- Once again, North Korea provoked its neighboring countries and the USA by testing missiles.
- This time the communist country fired two rockets towards the Sea of Japan.
- The action is interpreted as a message to the USA – and the new President Biden.
According to the South Korean military, two short-range ballistic missiles were fired towards the open sea during his most recent weapon test.
According to Japanese information, they fell into the sea outside of Japanese waters. Prime Minister Yoshihide Suga spoke of a threat to peace and stability in the region.
Violation of UN resolutions
South Korea’s General Staff said the rockets were launched from Hamju on the east coast every 20 minutes and had flown 450 kilometers.
UN resolutions prohibit North Korea, isolated because of its nuclear weapons program, from testing ballistic missiles, which, depending on their design, could also carry a nuclear warhead.
Provocation on Sunday
According to South Korea’s information, North Korea had already fired two suspected cruise missiles of short range on the west coast last Sunday. The US also confirmed the test, but US President Joe Biden played it down. Guided missile tests are not subject to sanctions against the isolated country. Unlike ballistic missiles, cruise missiles have their own permanent propulsion system. (sda)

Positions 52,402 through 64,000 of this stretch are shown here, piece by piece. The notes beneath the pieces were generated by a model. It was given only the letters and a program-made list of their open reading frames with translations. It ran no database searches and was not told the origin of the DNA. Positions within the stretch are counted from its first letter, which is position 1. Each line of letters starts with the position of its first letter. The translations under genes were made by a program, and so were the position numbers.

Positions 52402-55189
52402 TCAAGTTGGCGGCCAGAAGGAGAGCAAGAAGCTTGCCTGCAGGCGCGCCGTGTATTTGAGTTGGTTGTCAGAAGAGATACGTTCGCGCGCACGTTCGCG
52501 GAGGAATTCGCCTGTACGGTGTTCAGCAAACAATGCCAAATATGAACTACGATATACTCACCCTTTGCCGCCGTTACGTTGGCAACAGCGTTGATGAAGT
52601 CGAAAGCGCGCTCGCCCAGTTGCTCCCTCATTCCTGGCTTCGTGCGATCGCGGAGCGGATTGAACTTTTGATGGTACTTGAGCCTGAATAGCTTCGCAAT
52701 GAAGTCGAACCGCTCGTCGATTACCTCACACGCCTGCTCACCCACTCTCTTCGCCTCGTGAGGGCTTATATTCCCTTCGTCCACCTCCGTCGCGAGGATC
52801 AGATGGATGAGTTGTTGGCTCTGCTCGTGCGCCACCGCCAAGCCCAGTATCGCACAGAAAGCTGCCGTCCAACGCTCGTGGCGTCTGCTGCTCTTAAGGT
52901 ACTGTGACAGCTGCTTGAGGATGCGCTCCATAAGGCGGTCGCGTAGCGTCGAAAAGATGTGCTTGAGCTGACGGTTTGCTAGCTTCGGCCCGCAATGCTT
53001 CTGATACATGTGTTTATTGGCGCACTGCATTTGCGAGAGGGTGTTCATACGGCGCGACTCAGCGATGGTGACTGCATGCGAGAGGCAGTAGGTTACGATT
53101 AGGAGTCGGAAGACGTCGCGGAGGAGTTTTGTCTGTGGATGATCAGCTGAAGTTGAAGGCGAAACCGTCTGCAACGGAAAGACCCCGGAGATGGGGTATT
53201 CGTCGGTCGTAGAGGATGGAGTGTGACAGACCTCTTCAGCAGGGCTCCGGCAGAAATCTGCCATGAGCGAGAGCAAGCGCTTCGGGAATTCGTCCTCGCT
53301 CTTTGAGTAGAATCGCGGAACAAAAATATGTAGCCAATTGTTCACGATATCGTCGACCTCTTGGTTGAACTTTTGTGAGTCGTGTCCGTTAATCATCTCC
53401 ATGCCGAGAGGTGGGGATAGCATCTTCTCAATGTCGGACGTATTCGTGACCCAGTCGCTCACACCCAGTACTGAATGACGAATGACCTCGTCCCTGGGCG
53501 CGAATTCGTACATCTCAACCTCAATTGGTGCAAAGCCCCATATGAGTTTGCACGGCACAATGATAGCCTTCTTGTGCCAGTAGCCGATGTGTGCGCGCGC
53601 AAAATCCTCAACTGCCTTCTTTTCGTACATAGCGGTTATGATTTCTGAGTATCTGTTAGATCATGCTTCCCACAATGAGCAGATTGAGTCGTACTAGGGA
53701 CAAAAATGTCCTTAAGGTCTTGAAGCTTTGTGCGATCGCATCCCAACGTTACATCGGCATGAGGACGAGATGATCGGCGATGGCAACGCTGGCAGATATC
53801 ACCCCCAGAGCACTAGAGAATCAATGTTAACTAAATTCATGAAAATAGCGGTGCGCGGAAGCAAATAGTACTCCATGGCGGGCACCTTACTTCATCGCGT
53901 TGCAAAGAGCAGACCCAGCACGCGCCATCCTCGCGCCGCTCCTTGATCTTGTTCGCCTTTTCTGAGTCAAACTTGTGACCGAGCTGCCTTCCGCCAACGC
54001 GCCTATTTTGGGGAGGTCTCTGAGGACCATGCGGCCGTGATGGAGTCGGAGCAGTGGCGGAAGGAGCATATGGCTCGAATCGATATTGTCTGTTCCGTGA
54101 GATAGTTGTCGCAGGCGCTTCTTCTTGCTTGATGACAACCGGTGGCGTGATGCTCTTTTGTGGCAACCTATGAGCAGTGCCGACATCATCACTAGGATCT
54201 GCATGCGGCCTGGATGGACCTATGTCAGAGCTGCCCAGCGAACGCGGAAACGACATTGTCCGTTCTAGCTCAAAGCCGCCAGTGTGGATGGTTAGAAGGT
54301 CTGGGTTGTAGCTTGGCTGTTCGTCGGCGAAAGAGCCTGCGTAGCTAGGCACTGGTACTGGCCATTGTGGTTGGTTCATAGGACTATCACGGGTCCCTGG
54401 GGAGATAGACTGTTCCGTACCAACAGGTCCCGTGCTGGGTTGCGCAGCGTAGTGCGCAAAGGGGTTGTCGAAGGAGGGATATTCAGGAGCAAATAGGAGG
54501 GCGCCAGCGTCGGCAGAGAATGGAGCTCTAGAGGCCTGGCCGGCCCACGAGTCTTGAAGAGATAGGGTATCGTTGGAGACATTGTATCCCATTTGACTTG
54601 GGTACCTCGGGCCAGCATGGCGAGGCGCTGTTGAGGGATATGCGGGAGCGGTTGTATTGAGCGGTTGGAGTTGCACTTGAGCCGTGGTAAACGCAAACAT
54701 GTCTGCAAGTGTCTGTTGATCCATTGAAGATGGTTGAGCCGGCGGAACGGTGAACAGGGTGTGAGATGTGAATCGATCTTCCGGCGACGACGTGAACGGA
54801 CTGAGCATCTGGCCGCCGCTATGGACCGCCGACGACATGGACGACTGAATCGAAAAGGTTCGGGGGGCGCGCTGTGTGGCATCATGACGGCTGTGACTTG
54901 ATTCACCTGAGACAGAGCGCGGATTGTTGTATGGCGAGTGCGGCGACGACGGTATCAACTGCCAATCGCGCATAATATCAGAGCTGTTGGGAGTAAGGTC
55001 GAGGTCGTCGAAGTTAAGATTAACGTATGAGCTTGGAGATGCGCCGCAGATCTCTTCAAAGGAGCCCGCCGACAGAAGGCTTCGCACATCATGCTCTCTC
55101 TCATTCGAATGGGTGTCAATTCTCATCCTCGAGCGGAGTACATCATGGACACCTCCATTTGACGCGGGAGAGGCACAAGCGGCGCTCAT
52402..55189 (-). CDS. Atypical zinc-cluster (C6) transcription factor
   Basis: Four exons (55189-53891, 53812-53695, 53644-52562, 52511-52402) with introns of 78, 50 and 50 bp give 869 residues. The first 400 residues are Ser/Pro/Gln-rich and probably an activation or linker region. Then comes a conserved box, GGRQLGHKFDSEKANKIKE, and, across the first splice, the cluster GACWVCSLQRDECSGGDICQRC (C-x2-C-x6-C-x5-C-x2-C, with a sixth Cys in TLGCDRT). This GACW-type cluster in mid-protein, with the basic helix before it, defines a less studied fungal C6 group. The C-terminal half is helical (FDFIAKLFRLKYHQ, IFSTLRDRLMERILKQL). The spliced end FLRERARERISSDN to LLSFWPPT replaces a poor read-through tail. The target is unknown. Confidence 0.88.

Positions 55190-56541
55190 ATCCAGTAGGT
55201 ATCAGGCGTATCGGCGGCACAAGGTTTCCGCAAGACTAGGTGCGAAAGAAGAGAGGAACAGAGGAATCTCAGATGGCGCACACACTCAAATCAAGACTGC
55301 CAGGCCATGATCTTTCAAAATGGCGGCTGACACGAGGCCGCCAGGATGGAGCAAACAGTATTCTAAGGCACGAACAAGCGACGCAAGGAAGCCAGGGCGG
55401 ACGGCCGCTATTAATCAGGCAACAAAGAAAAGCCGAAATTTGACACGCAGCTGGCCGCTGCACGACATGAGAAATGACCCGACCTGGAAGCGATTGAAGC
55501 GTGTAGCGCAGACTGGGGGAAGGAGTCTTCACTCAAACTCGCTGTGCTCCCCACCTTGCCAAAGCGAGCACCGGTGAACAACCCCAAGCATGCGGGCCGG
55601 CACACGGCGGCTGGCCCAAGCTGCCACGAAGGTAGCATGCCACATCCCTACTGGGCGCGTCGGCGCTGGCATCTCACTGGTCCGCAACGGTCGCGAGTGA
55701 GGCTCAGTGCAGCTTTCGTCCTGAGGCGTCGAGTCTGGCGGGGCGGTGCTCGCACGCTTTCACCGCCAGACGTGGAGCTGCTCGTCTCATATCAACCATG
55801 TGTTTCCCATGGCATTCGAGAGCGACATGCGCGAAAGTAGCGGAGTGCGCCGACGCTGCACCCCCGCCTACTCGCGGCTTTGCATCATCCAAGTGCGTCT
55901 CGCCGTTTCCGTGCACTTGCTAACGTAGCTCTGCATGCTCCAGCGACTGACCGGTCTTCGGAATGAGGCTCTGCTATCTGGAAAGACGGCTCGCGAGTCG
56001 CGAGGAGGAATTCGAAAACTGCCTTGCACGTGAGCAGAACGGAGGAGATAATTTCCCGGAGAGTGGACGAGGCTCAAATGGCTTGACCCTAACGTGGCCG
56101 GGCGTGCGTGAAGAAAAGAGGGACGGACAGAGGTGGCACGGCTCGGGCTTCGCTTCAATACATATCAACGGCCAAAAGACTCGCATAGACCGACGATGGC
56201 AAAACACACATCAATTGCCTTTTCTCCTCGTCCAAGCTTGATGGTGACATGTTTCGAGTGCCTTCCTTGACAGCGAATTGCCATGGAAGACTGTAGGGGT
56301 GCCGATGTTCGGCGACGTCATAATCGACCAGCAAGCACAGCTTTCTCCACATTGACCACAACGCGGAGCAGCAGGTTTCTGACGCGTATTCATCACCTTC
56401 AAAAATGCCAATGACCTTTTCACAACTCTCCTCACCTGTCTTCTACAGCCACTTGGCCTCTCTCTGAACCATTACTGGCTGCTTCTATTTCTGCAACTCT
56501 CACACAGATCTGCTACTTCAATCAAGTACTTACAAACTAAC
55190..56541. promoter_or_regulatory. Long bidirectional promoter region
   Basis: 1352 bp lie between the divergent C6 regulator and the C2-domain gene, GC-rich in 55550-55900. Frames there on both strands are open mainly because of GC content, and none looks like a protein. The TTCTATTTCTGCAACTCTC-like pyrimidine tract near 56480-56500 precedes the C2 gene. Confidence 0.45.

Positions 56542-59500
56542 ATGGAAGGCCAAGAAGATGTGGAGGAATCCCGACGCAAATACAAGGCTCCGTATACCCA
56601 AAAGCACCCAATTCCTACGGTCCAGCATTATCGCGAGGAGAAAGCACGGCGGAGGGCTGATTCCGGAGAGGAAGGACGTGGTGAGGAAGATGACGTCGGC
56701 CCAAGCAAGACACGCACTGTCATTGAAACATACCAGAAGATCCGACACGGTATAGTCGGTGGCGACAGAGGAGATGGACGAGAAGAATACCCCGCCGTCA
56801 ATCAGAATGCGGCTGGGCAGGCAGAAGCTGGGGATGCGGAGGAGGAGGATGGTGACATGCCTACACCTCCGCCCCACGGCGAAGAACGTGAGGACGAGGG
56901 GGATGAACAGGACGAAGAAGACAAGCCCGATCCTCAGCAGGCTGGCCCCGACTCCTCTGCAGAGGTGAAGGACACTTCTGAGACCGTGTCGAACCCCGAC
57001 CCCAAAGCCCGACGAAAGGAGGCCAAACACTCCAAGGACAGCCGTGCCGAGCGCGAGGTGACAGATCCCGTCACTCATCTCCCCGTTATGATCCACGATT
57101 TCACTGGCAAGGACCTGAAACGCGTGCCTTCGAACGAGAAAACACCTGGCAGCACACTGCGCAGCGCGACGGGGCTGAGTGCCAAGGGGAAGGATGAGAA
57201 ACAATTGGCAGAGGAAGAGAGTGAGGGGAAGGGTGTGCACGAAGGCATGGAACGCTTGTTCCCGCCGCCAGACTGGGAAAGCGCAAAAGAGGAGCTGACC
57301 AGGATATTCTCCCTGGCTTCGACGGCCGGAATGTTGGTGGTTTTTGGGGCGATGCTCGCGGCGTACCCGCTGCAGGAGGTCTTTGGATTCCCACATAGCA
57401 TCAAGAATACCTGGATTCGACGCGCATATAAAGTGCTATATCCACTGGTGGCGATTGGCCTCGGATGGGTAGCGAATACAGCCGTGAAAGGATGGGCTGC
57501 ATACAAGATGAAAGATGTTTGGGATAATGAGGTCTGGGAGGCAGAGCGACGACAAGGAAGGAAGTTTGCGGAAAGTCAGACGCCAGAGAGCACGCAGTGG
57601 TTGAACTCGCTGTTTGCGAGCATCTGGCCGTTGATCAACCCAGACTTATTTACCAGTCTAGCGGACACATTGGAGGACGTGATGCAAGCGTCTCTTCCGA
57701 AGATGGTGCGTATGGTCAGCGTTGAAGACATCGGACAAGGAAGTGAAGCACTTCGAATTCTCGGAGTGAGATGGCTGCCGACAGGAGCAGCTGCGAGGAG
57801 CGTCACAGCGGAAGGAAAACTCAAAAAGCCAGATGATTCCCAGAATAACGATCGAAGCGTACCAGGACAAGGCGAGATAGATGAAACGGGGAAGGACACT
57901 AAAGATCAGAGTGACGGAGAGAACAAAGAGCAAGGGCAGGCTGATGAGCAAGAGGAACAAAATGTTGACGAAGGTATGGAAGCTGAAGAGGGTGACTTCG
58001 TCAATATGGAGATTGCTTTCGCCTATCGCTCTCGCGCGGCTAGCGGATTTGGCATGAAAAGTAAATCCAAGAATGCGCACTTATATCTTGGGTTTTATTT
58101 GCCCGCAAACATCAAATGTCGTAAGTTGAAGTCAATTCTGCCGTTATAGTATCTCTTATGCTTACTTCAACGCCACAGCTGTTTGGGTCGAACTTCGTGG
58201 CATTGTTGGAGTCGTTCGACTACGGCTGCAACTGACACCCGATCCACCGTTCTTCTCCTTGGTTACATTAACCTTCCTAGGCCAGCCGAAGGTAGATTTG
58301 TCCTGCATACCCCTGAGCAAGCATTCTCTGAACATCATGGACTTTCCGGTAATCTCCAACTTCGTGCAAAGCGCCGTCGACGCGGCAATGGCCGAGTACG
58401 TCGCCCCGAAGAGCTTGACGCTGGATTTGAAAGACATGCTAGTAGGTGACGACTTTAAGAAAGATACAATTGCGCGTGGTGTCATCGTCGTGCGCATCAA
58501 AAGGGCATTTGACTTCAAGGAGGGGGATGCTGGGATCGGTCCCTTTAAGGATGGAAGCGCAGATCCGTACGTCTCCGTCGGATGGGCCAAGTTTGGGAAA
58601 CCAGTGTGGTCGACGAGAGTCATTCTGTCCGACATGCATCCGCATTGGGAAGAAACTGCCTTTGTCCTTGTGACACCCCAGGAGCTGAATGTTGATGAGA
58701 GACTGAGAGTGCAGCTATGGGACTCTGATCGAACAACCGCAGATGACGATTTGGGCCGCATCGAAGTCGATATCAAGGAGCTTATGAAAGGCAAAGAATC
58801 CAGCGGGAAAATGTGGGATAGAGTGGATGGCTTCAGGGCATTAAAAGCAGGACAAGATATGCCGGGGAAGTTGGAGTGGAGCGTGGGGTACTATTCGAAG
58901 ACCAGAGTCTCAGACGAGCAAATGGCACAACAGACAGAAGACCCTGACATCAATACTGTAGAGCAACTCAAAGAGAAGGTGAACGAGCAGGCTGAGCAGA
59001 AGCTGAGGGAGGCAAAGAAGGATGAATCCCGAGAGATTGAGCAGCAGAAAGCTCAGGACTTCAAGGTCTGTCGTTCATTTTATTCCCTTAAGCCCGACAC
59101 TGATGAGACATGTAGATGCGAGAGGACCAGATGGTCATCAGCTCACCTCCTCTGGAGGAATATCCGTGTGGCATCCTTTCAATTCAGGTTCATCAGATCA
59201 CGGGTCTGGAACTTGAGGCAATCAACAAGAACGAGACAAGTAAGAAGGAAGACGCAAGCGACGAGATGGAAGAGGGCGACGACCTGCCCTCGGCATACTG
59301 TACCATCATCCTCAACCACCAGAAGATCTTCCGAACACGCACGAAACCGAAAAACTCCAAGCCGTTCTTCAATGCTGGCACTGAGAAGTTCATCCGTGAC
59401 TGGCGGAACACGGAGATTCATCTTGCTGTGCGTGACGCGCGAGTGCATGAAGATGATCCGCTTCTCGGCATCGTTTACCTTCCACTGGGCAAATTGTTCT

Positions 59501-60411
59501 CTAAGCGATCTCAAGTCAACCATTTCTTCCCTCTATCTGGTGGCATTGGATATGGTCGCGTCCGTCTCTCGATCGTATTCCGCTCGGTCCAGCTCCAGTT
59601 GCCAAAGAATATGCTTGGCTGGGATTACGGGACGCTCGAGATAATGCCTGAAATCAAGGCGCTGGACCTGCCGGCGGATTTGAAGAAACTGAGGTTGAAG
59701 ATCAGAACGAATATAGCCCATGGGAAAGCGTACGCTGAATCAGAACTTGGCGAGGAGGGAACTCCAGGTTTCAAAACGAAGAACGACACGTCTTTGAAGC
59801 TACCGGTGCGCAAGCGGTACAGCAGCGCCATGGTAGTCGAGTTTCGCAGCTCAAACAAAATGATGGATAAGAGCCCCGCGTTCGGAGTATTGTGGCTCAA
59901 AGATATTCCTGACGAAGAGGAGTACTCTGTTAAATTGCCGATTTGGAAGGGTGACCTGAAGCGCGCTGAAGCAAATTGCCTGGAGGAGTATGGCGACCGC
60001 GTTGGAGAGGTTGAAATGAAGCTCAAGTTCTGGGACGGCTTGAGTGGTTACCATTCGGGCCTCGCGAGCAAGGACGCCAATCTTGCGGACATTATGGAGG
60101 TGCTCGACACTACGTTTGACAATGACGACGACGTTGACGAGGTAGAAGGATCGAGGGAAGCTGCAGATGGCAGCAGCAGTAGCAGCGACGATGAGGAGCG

Nevertheless, North Korea has been testing missiles with different ranges for many years. It is also developing long-range missiles that could hit targets in the United States.
Threatening towards the USA
The communist government in Pyongyang accuses the USA of hostile policies. Accordingly, the latest test is to be understood primarily as a threatening gesture against the USA and the new President Joe Biden.
North Korea’s ruler Kim Jong-un obviously wants to strengthen his negotiating position. Indeed, the bilateral negotiations on the North Korean nuclear program have made no headway for two years.
The new US administration under President Joe Biden is currently in the process of formulating a new North Korea policy in cooperation with South Korea and other allied countries.